Thursday, September 20, 2007

Word Use / Selective Quotation / Other Fun

In this recent post (link), lay Roman Catholic apologist Dave Armtrong spends a significant amount of time and space defending his action in labeling someone using a term that once meant "donkey" but has become mild vulgarity.

Rather than just say that "I meant "donkey," not the other thing," Dave devotes a post to providing literary examples of a non-vulgar use of the term as an insult.

1) Dave quoting Luther and Calvin when he thinks it is useful for him is exactly like Dave quoting Scripture when he thinks it is useful for him. This author respectfully submits that this particular posts illustrates how Dave quotes each of those sources: selectively.

2) Luther and Calvin obviously did not write in English. Thus, the corresponding vulgarity should not be read into their works.

3) Dickens wrote long before the term in question become a popular vulgarity.

4) Shakespeare's use of double entendre (including quite vulgar double-entendre) is well known to those who have actually studied the writings of Shakespeare. Thus, the selection by Dave of Shakespeare is deeply ironic: especially when one considers that comparing oneself to a literary great like Shakespeare is exactly what a pompous fellow would do (although, obviously, it is also what another person might do, if the shoe fit).

5) Bottom line (ha!) - enough time has been wasted pointing out that Dave insults people.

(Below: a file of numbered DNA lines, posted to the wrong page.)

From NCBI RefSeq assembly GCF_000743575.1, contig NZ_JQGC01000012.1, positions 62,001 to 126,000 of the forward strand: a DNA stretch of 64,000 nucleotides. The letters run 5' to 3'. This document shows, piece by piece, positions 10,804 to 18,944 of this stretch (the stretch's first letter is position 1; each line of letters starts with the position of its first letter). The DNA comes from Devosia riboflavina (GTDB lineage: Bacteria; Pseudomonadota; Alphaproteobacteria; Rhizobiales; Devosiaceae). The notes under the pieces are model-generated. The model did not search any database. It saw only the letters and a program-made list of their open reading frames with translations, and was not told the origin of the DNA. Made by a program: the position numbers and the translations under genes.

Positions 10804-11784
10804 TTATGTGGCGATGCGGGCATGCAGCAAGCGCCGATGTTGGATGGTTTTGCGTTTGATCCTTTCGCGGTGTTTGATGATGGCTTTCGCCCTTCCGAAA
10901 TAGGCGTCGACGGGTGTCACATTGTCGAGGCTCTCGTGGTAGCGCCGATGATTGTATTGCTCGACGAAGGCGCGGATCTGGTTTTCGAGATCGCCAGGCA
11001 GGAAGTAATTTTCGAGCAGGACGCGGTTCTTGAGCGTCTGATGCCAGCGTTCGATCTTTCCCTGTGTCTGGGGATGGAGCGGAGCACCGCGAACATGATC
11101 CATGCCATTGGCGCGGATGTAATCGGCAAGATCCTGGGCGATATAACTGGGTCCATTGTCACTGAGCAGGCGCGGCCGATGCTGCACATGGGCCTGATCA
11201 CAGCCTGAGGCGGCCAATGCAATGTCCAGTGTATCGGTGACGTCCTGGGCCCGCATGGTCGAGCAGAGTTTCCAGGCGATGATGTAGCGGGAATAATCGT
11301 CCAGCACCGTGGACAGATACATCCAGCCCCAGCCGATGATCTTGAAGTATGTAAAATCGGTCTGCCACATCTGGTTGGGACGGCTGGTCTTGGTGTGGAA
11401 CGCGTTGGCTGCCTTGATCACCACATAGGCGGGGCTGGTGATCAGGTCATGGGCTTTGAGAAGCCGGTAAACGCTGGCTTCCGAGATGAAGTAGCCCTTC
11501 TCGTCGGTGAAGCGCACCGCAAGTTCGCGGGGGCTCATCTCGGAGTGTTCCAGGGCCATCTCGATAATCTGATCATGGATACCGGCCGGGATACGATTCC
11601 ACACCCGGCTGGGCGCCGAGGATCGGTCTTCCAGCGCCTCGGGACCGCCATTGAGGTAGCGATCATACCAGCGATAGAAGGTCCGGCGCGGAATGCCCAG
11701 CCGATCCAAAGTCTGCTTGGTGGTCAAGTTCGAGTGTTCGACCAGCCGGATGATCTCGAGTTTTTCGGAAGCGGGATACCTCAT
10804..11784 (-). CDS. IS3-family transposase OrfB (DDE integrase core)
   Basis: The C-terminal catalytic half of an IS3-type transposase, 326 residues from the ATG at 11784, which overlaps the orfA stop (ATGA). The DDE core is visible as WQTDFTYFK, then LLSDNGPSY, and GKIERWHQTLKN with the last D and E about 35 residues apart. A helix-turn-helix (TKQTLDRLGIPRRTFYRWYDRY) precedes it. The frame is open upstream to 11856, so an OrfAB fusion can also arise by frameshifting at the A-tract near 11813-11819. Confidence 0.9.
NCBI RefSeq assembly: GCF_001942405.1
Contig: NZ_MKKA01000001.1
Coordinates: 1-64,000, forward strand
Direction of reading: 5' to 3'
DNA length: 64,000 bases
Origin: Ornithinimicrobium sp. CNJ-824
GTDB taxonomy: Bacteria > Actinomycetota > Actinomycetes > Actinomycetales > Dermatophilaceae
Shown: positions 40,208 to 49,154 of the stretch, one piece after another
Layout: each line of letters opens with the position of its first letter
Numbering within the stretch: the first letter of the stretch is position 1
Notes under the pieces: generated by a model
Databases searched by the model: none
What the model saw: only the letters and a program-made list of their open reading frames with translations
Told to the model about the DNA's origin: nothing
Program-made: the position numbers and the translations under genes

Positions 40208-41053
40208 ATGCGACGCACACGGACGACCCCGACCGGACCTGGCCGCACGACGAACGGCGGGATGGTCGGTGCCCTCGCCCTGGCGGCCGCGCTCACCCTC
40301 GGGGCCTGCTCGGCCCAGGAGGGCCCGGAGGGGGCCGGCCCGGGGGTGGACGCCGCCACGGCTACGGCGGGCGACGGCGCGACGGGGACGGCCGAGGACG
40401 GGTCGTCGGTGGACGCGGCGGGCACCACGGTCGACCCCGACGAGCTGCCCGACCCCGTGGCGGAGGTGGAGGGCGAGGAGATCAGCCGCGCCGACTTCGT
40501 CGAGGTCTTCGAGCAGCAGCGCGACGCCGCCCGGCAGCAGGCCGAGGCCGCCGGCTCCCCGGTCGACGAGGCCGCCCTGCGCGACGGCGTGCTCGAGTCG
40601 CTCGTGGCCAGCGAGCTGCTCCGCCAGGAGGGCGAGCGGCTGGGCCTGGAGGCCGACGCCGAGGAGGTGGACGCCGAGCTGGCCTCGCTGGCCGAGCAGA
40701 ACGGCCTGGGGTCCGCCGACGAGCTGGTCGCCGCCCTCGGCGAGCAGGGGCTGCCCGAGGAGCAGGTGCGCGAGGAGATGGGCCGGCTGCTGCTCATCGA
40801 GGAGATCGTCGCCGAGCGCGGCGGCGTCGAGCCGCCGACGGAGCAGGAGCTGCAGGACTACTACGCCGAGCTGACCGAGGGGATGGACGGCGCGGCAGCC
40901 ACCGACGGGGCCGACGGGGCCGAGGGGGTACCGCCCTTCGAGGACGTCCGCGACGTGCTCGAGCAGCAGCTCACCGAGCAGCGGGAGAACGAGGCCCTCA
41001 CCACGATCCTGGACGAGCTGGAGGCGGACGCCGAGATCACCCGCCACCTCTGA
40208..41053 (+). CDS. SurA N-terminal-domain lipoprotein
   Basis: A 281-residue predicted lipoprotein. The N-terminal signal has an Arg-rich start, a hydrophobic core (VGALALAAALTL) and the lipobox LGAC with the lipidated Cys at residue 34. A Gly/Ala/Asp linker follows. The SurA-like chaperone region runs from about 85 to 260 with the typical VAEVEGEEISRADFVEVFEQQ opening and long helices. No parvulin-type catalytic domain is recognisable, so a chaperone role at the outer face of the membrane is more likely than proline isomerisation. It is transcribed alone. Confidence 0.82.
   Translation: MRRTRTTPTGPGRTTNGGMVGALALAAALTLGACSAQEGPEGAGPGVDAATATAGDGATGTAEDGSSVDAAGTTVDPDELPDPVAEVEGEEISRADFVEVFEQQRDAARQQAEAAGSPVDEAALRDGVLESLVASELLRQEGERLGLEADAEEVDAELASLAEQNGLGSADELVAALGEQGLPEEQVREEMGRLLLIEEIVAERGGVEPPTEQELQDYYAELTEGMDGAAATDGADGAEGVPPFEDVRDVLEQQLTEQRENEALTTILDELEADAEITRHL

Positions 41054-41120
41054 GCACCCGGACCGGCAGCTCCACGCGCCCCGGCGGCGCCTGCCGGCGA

TheoJunkie said...

That would be Professional Catholic Apologist Dave Armstrong.

It is rather comical. We all do so need grace.

Gotta say, 2 Peter 2:16 is one reason the KJV should be cherished.

Anonymous said...

Not familiar with Armstrong. Do the bold letters in the first comment mean that Armstrong is actually in the PCA??

Turretinfan said...

Dear Godith,

No, sadly Dave trusts in Rome to provide truth, hence the "Catholic" part (however oxymoronic the term "Roman Catholic" is).

I think TJ was cleverly pointing out that while Dave does Roman Catholic apologetics for a living ("professional" in the sense that the athletics world uses it), Dave's comments (and this can happen to anyone - we all need grace) do not always have the level of decorum associated with the word "professionalism."

Of course, the most interesting thing is that calling someone a slightly vulgar insult is really not (in itself) a big deal.

For example, a dear brother in the Lord recently used the same term (and really meant "rump" by it) in his email communication to me, without causing any offense.